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This picture shows an underground shelter entrance from inside a walk in closet.  This shelter is under the center of this home.  We install the shelter before the concrete foundations is poured for the home being built.  There is a vent pipe that comes up in the wall of another room in the house.  The home builder attaches the duct work from the home air conditioner onto this pipe.  Inside the shelter we install a slide over the air inlet and exhaust.  This is the exhaust for the air that you see on the door in the picture.  You can close the air off going thru the shelter any time you like.

Another door inside a closet.  This shelter extends out from under the house.  There is an 8” turbine outside the home that is wind turned.  This keeps fresh air circulating thru the shelter at all times.  We can also fix this pipe where it can be extended thru the roof of the new home and the turbine can be put on top of the home.

Once you open the hatch door going into the shelter, you have regular steps and removable handrail where you put furniture into the shelter.  We now use a 3 pin quick latch on the doors.  We also have the latch that you see in this picture.

This 6’ tall, 6’ wide, and 12’ long underground shelter has 2 door entrances.  The house was extended out over one door of the shelter.  The other door comes up on the outside of the home.


 

6’ tall, 6’ wide, and 8’ long storm shelter.  One of hundreds of shelters we have installed all across the US.

6’ tall, 6’ wide, and 12’ long storm shelter. One of hundreds of shelters we have installed all across the US.

This is a 7’ tall 10’ wide, and 30’ long underground shelter being installed in Florida.

Inside the 7’x10’x30’.  It has a bedroom at the back of the shelter.  It has 4 fold up beds.  You can also see the bathroom at the end of the beds.


Inside a 6’ wide, 6’ tall, and 16’ long shelter with 2 fold up beds. Inside a 6’ wide, 6’ tall, and 10’ long shelter with a daybed.  This is a 7' tall, 8' wide, and 20' long storm shelter.  They are going to build a home over the door entrance.  The large door will be about 2" above the concrete foundation of the home.  The door will be inside a closet.  The small emergency door will come up outside the home.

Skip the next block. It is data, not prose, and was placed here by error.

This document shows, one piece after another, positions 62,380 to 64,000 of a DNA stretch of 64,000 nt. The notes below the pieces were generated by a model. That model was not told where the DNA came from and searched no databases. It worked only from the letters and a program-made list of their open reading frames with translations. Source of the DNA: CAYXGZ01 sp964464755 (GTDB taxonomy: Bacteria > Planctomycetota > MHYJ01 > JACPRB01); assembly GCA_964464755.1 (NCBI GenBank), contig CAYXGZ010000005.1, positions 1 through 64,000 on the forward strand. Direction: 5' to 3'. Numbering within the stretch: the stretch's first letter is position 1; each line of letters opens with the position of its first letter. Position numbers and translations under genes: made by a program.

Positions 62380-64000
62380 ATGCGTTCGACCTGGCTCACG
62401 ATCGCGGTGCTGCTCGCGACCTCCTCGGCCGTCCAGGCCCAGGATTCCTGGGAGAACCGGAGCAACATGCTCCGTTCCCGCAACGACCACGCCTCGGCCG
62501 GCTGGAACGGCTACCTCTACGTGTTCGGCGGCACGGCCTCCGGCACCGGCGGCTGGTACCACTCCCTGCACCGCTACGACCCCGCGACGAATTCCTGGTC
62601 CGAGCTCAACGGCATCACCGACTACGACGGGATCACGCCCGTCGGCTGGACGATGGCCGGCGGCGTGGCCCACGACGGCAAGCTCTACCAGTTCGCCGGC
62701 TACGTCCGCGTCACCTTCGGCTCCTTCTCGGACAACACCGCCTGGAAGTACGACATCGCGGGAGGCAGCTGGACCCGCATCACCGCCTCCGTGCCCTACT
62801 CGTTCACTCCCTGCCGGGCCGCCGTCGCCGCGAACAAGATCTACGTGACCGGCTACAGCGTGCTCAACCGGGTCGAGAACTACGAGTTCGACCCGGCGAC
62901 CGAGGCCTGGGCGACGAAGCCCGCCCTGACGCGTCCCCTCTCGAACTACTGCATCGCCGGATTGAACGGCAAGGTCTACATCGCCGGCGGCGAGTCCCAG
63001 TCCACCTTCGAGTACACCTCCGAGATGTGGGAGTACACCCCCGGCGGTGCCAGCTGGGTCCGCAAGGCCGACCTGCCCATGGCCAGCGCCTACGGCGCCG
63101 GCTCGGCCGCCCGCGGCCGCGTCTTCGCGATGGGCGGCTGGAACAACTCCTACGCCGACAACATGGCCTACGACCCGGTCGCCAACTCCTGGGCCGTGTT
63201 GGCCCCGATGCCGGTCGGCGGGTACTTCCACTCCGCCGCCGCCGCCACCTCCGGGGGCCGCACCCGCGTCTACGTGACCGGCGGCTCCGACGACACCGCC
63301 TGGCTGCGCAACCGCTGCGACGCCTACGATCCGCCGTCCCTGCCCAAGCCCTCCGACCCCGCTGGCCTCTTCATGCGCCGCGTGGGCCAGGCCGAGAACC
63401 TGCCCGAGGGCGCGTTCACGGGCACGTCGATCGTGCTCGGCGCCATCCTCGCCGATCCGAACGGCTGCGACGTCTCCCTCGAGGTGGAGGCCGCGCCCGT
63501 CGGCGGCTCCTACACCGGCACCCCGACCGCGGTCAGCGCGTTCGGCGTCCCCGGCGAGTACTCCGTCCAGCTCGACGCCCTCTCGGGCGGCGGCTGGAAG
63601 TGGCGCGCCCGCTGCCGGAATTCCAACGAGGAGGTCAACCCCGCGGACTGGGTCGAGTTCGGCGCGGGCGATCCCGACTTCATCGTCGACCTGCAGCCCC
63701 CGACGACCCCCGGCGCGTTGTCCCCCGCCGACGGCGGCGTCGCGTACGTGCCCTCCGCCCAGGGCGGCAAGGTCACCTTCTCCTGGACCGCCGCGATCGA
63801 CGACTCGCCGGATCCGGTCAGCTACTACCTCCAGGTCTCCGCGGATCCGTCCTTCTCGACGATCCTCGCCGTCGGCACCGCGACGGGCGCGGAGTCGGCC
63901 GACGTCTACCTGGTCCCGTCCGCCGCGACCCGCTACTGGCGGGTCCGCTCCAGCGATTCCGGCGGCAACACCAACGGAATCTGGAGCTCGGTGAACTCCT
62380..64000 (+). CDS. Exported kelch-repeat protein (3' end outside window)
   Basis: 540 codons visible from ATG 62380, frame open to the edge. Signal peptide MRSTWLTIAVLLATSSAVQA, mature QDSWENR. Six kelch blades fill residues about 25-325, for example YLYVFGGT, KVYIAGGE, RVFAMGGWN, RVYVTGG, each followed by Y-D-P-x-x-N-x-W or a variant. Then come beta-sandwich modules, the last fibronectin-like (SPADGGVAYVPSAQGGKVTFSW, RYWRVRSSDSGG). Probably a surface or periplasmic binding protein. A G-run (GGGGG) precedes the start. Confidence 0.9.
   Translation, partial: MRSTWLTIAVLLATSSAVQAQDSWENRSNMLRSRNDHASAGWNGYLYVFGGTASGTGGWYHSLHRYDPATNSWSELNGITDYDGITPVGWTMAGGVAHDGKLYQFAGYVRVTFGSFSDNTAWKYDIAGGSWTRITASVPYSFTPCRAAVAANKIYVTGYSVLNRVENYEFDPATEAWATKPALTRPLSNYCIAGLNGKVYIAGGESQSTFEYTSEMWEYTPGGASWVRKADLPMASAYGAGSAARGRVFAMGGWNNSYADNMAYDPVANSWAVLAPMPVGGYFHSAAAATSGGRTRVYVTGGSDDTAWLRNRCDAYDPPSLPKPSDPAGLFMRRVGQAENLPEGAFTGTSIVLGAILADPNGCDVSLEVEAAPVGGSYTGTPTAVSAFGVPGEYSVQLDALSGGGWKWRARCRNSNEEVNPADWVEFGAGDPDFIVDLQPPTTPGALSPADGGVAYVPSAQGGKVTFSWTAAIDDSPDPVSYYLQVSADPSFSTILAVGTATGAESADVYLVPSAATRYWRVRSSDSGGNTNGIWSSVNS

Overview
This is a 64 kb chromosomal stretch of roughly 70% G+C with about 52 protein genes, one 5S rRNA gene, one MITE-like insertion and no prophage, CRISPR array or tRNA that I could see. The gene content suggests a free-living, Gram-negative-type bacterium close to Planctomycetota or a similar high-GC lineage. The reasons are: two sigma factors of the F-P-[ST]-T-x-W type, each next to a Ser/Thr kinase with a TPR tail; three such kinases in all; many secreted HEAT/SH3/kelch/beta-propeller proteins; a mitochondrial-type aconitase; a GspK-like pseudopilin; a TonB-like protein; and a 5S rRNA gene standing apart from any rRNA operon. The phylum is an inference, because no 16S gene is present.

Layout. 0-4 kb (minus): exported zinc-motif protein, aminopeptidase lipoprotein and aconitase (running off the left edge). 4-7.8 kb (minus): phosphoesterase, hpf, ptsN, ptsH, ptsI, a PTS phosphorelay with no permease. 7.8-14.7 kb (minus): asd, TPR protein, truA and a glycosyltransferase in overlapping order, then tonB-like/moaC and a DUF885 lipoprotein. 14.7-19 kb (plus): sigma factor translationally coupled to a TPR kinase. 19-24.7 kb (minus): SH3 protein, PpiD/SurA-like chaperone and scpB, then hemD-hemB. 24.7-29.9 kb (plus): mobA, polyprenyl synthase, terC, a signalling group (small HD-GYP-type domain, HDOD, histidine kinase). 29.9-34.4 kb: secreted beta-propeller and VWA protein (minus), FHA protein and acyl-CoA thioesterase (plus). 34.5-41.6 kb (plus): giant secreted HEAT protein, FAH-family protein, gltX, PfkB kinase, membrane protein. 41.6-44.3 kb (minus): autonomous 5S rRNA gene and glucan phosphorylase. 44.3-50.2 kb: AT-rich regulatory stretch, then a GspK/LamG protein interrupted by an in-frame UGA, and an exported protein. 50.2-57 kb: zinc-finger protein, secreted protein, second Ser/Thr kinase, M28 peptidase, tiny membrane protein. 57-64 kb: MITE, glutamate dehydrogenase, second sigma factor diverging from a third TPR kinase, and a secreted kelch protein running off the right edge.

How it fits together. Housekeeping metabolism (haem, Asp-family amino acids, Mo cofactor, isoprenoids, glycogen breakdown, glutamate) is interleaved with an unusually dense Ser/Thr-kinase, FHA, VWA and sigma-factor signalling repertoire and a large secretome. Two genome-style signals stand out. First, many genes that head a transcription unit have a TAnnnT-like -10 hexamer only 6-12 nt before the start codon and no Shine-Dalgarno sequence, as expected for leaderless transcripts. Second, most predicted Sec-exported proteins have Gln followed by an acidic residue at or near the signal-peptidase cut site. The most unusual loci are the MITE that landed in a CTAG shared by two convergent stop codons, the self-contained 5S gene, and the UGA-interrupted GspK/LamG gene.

6’ tall, 6’ wide, and 8’ long storm shelter installed just outside the homeowners back door.

This shelter door will come up in a closet inside this new home under construction. This is an entrance to a shelter from inside a wash room. 7'Tx10'Wx30'L Storm Shelter.
Bedroom in back with 4 fold-up beds.  You can also see the bathroom at the end of the shelter.
Above ground view of the previous shelter

7'Tx7'Wx20'L Shelter with a 6'Tx3'Wx12'L walkway with blast door entrance. 7'Tx6'Wx20'L Shelter being installed next to the 7'Tx7'Wx20'L Shelter.  This will be a bedroom. Shelters after installation. 7'Tx8'Wx24'L storm shelter being installed in Florida.

A shelter being but on a mountain top in California.

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A shelter being but on a mountain top in California.

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Preparing for installation of a 7'Tx6'Wx20'L shelter near San Antonio Texas.
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San Antonio Texas shelter.


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A shelter being installed in Henderson Texas.


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Same shelter installed.  Big door will be inside new home.  Small door comes up the outside.

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Location for (2)
7'Tx10'Wx20'L shelters hooded together with an opening between them.  Installed at a daycare center in Lubbock Texas.

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Preparation for concrete.





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Installing rebar for concrete.



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Preparing to pour concrete and to install the shelter.


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Shelters after completion.  You can now walk from one shelter to the other without going outside.

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This is a Storm Shelter installed in Maryland in 2003.


 

Inside a 10’W x 20’L x 7’T shelter with 3 rows of benches.  The benches on one side fold up.

Looking down into shelter we are installing, you can see the latches, regular steps, and the hand rail.  These are 2000 lb latches each.  It also has a 3-pin quick slide latch locking system.

We can put spiral steps down into a shelter if you prefer.  They actually take up a little more room than regular steps though.

 

 
1 of 3 - Gause, Texas

This storm shelter was buried 8' under ground in Gause, Tx.
2 of 3 - Gause, Texas 3 of 3 - Gause, Texas  

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F-5 Storm Shelters & Safe Rooms
348 Delmus McMurray Road
Baskin, Louisiana  71219
Phone (318) 248-2994
Cell (318) 237-4882
www.F-5StormShelters.com
Email: info@F-5stormshelters.com

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